Is a College’s Prestige Important?

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  Is a College’s Prestige Important?

Assess whether or not you should care about a college's prestige during your college search.

By Sydney Nikols


Harvard University ClassroomStudents attend class in a fancy lecture hall at Harvard.

When deciding where to apply to college, many students are attracted to schools with big names like the Ivies (Harvard, Yale, Princeton, etc.) because they’re widely recognized as prestigious places that offer excellent academic programs. There is certainly validity to this viewpoint, but it doesn’t provide the whole picture. Examine why prestige is and isn’t important to help you determine whether a prestigious college is a good fit for you.

3 Reasons Why Prestige May Matter to You

1. High Graduation Rates

Prestigious schools like Columbia, Cornell and Brown are known for having amazingly high graduation rates – an astounding 97.4 percent of students graduate from Harvard in six years or less. This means you’ll be an environment where students are serious about studying hard and graduating on time, which is likely to motivate you to do the same. However, on average, only 8.75 percent of applicants get into these schools and nearly all have a 3.5 GPA or higher, with most having a 4.0 GPA.

Yale University GraduationYale students celebrate graduation; 96.3 percent graduate in six years.


2. High Quality Education

You can get a great education at a lot of colleges, but there is something to be said for the amazing education that prestigious colleges have to offer. Top-notch teaching faculty, impressive facilities and sky-high standards are likely to set you up for success. You should still consider whether or not a prestigious school will work with your learning style, but if you do end up at a highly selective place, you’re almost guaranteed to get a great education.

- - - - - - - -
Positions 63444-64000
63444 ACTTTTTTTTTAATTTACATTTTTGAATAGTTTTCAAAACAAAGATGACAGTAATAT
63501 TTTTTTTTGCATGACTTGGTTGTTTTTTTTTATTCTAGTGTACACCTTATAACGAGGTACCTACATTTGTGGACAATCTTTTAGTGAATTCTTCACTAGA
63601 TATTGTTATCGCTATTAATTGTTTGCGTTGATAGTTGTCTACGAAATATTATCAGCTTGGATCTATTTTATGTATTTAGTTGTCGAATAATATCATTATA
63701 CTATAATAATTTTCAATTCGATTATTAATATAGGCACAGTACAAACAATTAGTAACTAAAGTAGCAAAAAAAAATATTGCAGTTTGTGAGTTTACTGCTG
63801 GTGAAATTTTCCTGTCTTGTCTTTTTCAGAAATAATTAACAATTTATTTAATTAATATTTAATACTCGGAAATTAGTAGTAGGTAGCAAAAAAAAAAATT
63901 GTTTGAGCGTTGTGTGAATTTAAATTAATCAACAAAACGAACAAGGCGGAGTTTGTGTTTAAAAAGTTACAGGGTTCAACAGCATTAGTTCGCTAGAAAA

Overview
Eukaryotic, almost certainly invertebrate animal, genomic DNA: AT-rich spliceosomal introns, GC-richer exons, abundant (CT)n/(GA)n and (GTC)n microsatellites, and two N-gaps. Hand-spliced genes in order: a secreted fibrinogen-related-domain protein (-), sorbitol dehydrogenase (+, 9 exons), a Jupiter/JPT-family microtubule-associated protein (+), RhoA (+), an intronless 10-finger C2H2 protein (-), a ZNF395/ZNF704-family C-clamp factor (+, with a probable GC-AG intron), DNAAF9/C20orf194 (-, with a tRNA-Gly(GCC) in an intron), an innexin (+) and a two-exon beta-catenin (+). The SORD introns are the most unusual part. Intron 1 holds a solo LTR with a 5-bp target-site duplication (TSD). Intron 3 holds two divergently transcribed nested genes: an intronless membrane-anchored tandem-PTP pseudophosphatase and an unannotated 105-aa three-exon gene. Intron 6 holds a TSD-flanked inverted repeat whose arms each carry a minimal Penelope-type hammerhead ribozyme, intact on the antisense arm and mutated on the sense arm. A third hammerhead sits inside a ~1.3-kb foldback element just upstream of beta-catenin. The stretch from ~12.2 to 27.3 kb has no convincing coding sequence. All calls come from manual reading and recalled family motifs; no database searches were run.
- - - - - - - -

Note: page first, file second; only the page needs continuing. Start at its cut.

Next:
3. Job Market Success

Schools like Harvard, Princeton, Stanford, and Yale scored a spot on’s list of schools with the highest paid graduates, and this doesn’t come as a huge surprise. These prestigious schools look impressive on a resume, and the strong communities they build provide students and alums with a ton of networking opportunities. This doesn’t mean you can’t get a great job after going to a less selective school, but attending a prestigious one may up your chances.

3 Reasons Why Prestige May NOT Matter to You

1. Price

Unfortunately, highly prestigious schools also tend to be very expensive. However, some offer great financial aid options that allow their students to graduate with low debt. It’s important to assess your personal financial situation and determine how much tuition you can pay and how much aid you’ll need. Once you’ve done this, you can determine whether or not you can possibly afford the prestigious school you’re considering. If you think you may able to, you should next consider…

2. Selectivity

Prestigious schools aren’t just expensive; they’re also highly selective, meaning that they’re very difficult to get into. Research what kinds of students get into the school you’re considering – what are their grade point averages and SAT scores? If they’re well above yours, it may be a waste of time and money to apply. Even if you could miraculously gain admission with lower stats, it’s important to consider… El blog del arroz, trucos, recetas, consejos, curiosidades... El blog del Arroz

3. Academic Environment

Just because a school is known for having rigorous curriculum doesn’t necessarily mean that it’s a good match for you. For example, if you were a B-average student in high school, it may be unnecessarily stressful for you to be in an environment where everyone consistently gets A’s. Also, an “excellent” or “difficult” school may not have programs or majors that are right for you, rendering the “impressive” curriculum irrelevant to you. Remember, the college matching process is about finding a school where you personally fit in, not where you have to struggle to find your place.

So, does college prestige matter? The short answer is that it depends on your wants and needs. Remember, what ultimately matters most is whether or not a school is a good match for you, regardless of whether it’s prestigious or not.

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